DALLAS — I’ve gotten a lot of reaction, via email and Twitter, about the Pirates’ moves so far this offseason. No one, it seems, is very happy. I can understand that. But no one should be surprised. The front office folk have said repeatedly over the past couple of years the Pirates are not going to be players for big-money free agents. Not ever. Never. Nevernevernever. No way. That doesn’t change because the team flirted with first place for a couple of months last season. It won’t ever change, I expect, under the current ownership. With that being said, here’s a quick look at what they’ve done and what they’re working on …
Nate McLouth is a good guy and had a couple of good seasons in Pittsburgh, then stunk it up after being dealt to Atlanta. He sees his homecoming with the Pirates as a way to spark his career again. The Pirates see it as a low-cost insurance for left field — I get the impression that management still isn’t 100 percent sold on Alex Presley — and a way to bring an upbeat, veteran presence to the clubhouse. He’s not the big bopper the Pirates desperately need, but as a minor move, it’s OK.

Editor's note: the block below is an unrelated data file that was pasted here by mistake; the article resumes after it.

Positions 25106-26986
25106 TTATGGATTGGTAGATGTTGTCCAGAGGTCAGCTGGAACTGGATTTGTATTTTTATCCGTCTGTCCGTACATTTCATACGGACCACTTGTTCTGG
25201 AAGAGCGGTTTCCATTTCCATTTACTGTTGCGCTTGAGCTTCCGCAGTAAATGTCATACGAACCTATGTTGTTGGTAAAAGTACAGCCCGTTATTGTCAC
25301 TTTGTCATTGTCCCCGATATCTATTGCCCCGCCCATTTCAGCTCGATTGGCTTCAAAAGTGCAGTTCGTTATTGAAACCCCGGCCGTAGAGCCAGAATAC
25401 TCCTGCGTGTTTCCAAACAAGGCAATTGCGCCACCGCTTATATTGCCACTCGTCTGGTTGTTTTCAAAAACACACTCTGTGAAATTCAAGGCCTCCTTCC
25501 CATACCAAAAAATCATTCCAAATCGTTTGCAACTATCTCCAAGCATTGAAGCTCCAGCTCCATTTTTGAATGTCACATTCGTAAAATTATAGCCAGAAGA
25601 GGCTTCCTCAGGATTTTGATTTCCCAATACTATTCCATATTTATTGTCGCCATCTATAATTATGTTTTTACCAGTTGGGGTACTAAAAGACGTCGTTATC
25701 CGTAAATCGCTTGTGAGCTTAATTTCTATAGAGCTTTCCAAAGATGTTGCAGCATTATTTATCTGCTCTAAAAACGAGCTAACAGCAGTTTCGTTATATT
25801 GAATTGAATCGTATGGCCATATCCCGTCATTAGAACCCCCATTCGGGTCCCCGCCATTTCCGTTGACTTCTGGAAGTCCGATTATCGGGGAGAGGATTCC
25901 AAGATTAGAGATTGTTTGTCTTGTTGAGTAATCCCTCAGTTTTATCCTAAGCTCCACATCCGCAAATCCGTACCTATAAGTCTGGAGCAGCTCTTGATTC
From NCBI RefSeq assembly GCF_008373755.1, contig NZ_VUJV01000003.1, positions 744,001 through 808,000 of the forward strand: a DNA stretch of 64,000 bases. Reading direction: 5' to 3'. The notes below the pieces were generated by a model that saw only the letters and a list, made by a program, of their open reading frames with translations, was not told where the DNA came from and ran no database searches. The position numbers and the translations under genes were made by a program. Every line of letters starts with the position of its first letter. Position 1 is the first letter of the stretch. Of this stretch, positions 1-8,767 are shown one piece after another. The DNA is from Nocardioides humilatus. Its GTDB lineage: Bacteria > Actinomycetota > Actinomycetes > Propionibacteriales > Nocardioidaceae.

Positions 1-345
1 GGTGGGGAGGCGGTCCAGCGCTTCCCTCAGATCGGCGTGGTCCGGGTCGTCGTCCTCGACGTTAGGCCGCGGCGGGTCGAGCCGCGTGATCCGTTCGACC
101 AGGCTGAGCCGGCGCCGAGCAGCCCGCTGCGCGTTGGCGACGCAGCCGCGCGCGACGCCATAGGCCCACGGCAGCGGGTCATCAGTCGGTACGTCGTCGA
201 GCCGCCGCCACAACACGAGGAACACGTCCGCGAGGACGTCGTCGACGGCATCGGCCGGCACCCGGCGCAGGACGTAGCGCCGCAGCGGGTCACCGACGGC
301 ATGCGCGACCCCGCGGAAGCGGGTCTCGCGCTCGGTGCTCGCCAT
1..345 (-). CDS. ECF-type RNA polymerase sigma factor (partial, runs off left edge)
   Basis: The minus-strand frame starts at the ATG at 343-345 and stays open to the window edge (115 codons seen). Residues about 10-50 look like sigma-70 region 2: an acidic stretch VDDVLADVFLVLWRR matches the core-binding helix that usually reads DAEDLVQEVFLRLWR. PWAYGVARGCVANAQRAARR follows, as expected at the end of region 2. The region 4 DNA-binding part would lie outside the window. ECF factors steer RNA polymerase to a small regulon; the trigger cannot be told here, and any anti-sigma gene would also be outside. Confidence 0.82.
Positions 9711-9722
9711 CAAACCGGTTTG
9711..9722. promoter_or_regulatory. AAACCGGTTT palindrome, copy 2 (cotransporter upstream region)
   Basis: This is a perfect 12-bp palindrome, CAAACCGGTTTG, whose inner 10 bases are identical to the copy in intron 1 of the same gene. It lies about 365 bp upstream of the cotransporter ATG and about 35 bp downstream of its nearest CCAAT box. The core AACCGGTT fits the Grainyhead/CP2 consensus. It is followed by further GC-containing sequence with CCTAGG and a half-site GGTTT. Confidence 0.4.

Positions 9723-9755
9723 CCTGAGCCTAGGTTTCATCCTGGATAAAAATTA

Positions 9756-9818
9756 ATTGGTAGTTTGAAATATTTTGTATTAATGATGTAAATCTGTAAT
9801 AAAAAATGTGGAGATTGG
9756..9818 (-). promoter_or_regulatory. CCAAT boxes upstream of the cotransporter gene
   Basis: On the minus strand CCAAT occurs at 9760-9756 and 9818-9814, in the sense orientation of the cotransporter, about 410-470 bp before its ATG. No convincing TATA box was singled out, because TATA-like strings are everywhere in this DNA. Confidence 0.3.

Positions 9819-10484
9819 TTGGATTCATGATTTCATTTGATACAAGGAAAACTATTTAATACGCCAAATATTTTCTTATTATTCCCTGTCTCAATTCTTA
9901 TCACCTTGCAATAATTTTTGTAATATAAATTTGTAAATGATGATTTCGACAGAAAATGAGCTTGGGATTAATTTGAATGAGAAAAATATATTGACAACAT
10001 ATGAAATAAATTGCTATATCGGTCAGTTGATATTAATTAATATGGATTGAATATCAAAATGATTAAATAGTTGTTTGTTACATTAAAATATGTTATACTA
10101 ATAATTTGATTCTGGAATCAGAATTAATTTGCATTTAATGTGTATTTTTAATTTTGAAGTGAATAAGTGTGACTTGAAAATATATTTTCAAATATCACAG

When they signed Rod Barajas and Clint Barmes, the Pirates basically overpaid for a pair of defensive upgrades with so-so (at best) offensive potential. There’s not much more to say ’bout that.
Neither Wilson Betemit nor Mark DeRosa has come to terms yet with the Pirates, though talks continue. The team wants to sign one of those guys as Pedro Alvarez Slump Insurance. And, although no team exec will say it out loud, they want someone around who can give Alvarez a kick in the pants to stay sharp.
Jose Morales? He’s played in 96 games over four seasons in the majors and the next next home run he hits will be his first.
As for the pitchers: I get the sense that manager Clint Hurdle is more of a Jeff Francis fan than anyone in the front office. The suits have concerns about Francis’ past health issues and fret that his price tag will be too steep for a back-end starter. Erik Bedard can be one of the most effective lefties around when he’s healthy, but he’s often hurt.